David Mathews: Hello, I'm David Mathews with Spark of Life where our heartbeat is to walk beside those who are grieving sparkoflife.org. Today, we're talking about attacking grief, attacking grief. Grief sucks, and we have to get the suckiness out of grief. If we're to survive. If we're to live forward with hope, with purpose, with meaning, with love in our hearts for other people that we still have, then somehow we've got to attack grief in a smart way, in a humble way, giving respect to grief by not minimizing our pain, by not acting like it's not there. No, we have to admit we have that pain and we have to give voice to it. But we also have to normalize it. So in our previous video right before this one, we want to normalize grief. And so we went over that about attacking grief. Now what's the next thing, the thing we have to do in order to beat grief, we got to beat it before it beats us.
So we got to accept that we have pain. We got to give voice to that pain. And then we've got to believe that we can have hope again. If we maximize our pain, as I said in another video, then what will happen is if I think I have the worst loss in the world, or one of the worst losses, what will happen is I will not attack grief. I won't have the energy to do it. In other videos we've talked about that recovery is a decision I make. It is not any emotion I feel. So if I wait for an emotion, for me to feel like recovering for me, getting up, washing my face and moving on with life, remembering my loved one. If it's a death loss, honoring my loved one, giving voice to my pain and realizing that I will, in one sense, forever be in a part of grief because I miss them.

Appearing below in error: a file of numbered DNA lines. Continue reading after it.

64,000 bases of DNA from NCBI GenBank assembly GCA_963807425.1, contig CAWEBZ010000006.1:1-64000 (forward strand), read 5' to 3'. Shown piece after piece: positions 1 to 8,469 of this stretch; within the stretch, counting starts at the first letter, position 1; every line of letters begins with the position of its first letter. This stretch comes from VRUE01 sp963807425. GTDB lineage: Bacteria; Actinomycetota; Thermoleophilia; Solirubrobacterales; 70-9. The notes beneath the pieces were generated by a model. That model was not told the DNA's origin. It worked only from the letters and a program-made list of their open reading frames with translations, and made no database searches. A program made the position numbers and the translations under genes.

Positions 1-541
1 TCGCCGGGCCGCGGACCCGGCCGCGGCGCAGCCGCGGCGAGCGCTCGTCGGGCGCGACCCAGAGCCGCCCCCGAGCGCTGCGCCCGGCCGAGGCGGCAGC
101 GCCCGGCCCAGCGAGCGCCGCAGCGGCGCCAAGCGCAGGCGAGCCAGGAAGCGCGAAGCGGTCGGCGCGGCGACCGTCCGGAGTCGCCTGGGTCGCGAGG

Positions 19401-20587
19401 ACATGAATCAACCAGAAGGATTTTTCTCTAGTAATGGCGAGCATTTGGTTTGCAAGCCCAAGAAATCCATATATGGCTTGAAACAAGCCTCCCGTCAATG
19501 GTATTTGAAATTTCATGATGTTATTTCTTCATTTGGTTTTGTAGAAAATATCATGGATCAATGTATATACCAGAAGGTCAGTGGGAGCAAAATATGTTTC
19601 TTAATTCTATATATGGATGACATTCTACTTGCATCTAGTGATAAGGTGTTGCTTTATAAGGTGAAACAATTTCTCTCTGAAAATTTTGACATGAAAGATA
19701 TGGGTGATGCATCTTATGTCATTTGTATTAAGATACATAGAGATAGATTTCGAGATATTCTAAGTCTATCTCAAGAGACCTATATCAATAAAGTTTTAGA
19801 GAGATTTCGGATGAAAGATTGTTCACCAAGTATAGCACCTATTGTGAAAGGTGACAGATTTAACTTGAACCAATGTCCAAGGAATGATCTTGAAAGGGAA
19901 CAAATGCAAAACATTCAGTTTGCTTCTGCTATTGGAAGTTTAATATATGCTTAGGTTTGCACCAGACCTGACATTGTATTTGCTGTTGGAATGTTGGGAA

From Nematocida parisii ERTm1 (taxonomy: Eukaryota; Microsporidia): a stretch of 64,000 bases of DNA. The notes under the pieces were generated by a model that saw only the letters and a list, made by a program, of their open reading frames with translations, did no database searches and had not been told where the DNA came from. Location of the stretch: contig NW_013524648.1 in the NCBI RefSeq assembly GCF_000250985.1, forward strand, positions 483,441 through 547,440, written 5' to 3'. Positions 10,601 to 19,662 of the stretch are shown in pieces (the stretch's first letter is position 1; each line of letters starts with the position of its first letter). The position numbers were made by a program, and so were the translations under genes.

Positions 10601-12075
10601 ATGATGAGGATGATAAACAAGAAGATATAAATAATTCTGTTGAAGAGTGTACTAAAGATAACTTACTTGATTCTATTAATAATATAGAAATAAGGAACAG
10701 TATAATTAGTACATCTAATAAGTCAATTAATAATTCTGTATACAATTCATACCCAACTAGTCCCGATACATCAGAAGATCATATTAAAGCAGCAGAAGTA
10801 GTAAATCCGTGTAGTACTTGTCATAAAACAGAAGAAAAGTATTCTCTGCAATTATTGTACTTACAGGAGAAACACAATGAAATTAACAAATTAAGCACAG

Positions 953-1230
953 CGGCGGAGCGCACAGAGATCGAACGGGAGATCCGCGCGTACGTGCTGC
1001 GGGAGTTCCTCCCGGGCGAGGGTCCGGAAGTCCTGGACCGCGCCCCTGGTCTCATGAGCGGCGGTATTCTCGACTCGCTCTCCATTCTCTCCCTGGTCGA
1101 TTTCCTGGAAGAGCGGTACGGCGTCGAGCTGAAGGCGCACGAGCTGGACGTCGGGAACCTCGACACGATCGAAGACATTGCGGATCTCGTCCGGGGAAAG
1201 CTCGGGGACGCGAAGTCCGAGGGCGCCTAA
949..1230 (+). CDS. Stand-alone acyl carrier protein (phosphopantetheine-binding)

But that grief is not going to debilitate me anymore. So I got to believe that I can get up and do it. I got to have faith that I can do it. Faith in what? Well faith in other people as other people have gotten up and done it. I will never get rid of the pain of losing somebody I love dearly. I'll never get over it. At Spark of Life we teach people how to get through it with the pain so that I don't add more pain to my loss and more loss to my loss story, by being inward and destroying other relationships that I want to keep going on this earth. We said in one other video, that sometimes when we experience grief, deep, deep grief, everything in our lives is centered around what we lost. And at times we lose sight on what we have.
For a while, everything will be centered on who I lost because that's called deep grief. And sometimes it's very complicated. So no, I'm not minimizing that. We have to go through that. But we don't deal with grief as if it's going to forever dominate me. So somehow I've got to get out of this everything in my life revolves around my losses and we forget what I have today. I have people to love today. So in this second part of this attacking grief, because we're sick and tired of grief debilitating people for the rest of their lives. I have to believe. I have to believe that I have hope to have joy again and permission to have joy again. Permission to grieve and permission to recover. Recovery sometimes is difficult. It's always difficult. But it doesn't mean it's impossible.